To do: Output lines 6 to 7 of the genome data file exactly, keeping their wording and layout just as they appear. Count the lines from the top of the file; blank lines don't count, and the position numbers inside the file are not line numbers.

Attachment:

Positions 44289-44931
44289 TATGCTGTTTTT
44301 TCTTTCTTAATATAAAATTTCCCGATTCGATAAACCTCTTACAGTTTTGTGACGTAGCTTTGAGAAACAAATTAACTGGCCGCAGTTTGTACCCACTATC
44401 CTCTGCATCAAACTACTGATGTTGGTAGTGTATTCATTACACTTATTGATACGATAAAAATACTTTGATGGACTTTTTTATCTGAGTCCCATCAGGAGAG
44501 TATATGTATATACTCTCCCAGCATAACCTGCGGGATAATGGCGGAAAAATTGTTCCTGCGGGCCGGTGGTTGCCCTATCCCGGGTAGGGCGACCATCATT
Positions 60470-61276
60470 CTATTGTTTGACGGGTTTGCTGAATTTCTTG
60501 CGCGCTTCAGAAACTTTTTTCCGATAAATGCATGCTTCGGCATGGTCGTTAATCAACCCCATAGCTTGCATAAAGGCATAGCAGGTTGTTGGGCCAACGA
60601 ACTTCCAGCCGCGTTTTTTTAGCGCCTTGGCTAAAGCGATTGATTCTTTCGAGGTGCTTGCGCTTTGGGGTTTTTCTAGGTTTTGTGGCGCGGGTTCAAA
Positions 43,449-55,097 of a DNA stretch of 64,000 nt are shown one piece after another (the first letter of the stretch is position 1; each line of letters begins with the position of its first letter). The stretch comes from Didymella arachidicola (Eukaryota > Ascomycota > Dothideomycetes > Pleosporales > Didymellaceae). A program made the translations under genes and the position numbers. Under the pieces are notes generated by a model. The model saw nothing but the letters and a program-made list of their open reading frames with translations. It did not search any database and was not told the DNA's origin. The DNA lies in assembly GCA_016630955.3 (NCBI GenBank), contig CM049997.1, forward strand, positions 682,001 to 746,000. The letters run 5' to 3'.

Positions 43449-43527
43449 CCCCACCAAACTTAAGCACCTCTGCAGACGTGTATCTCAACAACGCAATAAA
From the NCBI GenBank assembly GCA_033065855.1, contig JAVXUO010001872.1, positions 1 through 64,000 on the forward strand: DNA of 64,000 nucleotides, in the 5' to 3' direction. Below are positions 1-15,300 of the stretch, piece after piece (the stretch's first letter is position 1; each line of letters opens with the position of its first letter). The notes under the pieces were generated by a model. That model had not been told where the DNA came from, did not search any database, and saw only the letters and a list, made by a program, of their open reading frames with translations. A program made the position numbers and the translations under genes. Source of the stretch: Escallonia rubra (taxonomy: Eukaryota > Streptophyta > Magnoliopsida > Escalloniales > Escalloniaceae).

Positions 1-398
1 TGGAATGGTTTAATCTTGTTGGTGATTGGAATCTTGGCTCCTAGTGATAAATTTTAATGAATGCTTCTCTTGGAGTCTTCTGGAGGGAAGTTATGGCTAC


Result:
Positions 60470-61276
60470 CTATTGTTTGACGGGTTTGCTGAATTTCTTG